General Forum

General Forum

  1. Subscribersonhouse
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    27 Nov '17 04:46
    http://www.bbc.com/news/av/uk-42132804/relay-crime-theft-caught-on-camera

    It seems a box that can pick up the key fob RF signal further than it usually can be heard, then transfer to another box which broadcasts to the car and they have complete control. Bye bye car.
  2. Standard memberapathist
    looking for loot
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    27 Nov '17 17:07
    Originally posted by @sonhouse
    http://www.bbc.com/news/av/uk-42132804/relay-crime-theft-caught-on-camera

    It seems a box that can pick up the key fob RF signal further than it usually can be heard, then transfer to another box which broadcasts to the car and they have complete control. Bye bye car.
    That is so much better than a gun in yer face from a hopped up car-jacker. Civilization!
  3. Joined
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    27 Nov '17 17:31
    Originally posted by @apathist
    That is so much better than a gun in yer face from a hopped up car-jacker. Civilization!
    But much less stressful...assuming you are not at the business end of the gun.
  4. Subscribermoonbus
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    27 Nov '17 18:441 edit
    Originally posted by @sonhouse
    http://www.bbc.com/news/av/uk-42132804/relay-crime-theft-caught-on-camera

    It seems a box that can pick up the key fob RF signal further than it usually can be heard, then transfer to another box which broadcasts to the car and they have complete control. Bye bye car.
    Card readers (those key-pad things you type your PINs into at the grocery store or the gas station) can also be hacked by RF.
  5. Subscribersonhouse
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    27 Nov '17 23:49
    Originally posted by @moonbus
    Card readers (those key-pad things you type your PINs into at the grocery store or the gas station) can also be hacked by RF.
    Yeah but to get a car, maybe worth 20 thou, a bit different from losing a couple hundred in a card reader scam.
  6. SubscriberPonderable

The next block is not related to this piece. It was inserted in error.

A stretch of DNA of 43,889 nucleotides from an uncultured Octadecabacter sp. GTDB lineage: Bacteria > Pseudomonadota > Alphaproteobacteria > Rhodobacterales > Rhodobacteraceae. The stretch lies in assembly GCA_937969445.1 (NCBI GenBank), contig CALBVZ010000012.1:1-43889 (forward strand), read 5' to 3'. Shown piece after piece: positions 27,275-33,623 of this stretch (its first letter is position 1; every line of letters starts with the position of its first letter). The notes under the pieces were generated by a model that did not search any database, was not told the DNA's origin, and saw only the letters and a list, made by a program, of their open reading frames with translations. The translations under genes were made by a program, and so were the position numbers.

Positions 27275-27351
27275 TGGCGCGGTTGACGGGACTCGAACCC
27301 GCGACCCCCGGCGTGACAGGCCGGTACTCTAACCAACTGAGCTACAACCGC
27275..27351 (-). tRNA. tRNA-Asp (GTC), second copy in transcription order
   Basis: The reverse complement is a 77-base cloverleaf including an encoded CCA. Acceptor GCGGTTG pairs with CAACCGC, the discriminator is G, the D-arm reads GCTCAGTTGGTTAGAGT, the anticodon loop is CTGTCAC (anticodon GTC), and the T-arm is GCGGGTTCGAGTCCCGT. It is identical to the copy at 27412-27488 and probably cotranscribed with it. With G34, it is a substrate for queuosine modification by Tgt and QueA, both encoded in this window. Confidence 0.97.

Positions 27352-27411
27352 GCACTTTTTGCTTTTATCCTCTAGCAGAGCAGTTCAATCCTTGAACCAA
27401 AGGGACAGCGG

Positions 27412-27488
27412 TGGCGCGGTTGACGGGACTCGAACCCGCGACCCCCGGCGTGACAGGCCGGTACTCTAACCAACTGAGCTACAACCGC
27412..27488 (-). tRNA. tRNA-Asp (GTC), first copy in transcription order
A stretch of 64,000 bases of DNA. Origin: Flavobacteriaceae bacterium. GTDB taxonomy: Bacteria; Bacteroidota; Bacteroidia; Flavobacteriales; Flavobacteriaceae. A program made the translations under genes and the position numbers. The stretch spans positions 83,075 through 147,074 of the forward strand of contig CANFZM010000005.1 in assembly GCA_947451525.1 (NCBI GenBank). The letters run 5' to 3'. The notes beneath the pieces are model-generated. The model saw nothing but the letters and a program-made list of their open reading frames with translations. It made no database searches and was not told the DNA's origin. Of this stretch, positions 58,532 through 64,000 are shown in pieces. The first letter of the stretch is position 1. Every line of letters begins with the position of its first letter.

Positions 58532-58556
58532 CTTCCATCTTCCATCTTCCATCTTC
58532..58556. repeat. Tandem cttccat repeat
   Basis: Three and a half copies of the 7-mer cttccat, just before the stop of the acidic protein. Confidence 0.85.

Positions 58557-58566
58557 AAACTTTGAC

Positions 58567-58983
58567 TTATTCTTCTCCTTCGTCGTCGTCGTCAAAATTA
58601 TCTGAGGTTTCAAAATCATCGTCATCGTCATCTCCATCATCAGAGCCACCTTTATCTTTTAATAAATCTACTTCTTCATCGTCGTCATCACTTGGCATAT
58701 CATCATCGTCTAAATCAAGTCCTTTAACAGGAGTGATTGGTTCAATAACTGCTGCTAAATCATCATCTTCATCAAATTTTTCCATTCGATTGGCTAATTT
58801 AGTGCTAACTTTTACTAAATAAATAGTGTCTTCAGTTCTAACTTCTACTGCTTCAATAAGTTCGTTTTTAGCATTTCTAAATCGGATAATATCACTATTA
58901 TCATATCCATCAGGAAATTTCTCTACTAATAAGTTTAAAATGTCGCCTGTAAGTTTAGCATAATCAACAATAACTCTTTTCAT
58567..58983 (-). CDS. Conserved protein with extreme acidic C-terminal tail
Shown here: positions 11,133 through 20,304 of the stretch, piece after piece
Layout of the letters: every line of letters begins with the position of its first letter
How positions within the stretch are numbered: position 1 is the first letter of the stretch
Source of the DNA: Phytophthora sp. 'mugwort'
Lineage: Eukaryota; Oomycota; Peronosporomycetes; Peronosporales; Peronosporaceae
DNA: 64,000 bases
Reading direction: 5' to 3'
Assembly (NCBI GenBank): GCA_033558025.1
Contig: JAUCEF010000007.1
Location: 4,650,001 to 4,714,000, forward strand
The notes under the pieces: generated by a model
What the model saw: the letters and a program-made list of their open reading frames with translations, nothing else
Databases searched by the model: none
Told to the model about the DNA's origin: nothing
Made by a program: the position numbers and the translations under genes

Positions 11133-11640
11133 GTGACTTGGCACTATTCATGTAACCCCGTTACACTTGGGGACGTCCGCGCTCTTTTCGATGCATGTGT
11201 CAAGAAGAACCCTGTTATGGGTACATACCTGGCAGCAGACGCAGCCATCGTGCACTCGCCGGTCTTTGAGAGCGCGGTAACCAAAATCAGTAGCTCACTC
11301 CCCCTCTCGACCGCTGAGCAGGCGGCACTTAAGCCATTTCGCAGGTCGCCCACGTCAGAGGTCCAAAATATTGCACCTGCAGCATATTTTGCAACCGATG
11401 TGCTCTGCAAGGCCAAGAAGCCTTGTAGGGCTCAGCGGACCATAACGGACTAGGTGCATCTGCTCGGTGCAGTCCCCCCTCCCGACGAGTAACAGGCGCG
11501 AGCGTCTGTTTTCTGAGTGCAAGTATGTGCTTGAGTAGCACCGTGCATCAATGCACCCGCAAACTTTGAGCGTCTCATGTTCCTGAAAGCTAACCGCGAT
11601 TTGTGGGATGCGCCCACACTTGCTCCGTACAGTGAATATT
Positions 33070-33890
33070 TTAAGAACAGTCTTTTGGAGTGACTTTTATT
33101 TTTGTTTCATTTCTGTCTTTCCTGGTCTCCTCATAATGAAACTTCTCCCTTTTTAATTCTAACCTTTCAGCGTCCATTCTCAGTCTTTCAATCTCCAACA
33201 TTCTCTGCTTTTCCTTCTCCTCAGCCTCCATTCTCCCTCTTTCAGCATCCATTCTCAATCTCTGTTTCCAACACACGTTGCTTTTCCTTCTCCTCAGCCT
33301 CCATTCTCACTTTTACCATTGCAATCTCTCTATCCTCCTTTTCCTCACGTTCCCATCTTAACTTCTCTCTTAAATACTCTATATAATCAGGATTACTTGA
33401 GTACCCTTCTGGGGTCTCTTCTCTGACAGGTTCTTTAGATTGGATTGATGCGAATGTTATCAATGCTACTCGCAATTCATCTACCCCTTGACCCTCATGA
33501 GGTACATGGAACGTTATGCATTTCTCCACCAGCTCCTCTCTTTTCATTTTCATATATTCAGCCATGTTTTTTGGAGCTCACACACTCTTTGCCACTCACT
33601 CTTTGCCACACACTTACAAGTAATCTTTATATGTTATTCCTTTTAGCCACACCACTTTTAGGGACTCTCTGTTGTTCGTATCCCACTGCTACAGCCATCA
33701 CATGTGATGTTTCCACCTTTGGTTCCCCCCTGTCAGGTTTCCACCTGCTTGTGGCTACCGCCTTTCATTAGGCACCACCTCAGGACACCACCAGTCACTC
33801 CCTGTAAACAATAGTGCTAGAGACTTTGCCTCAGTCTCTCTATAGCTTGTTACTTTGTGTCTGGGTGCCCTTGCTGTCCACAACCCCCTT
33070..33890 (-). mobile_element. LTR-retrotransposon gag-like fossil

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    28 Nov '17 09:10
    The point is: what is the price of comfort. I can still operate the lock of my car with the key and do so routinely. My wie however thinks it is great to operate the lock remote. Something I do not really understand.

    As long as we transmit anything randomly it can be intercepted. So what we would need would be a shielded or encoded connection between key and car. Not really that expensive to implement, but who would pay any amount of money for that?
  7. Subscribersonhouse
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    28 Nov '17 11:23
    Originally posted by @ponderable
    The point is: what is the price of comfort. I can still operate the lock of my car with the key and do so routinely. My wie however thinks it is great to operate the lock remote. Something I do not really understand.

    As long as we transmit anything randomly it can be intercepted. So what we would need would be a shielded or encoded connection between ...[text shortened]... and car. Not really that expensive to implement, but who would pay any amount of money for that?
    The weakness is the key fob constantly transmitting a signal. In this case the dude at the garage door was searching for that signal and it was recieved and copied and then transferred to the other device that imitated the signal of the key fob.

    I think it would take a quantum cryptography device to protect in that instance and that would, I don't think, be capable of downsizing to a key fob. Not sure if that would even work in the first place. Maybe a system of co-ordinated key code updates second by second where if you did what they did, by the time the signal was duplicated and retransmitted it would be too late since only the key fob electronics and the internal electronics of the car would know the code of the second. That would take a precise timing pulse however, again, a miniatureization problem. Atomic clocks are now down to the size of a sugar cube but they would have to be ten times smaller than that to fit in a key fob and to use the small amount of energy given by those button batteries powering them.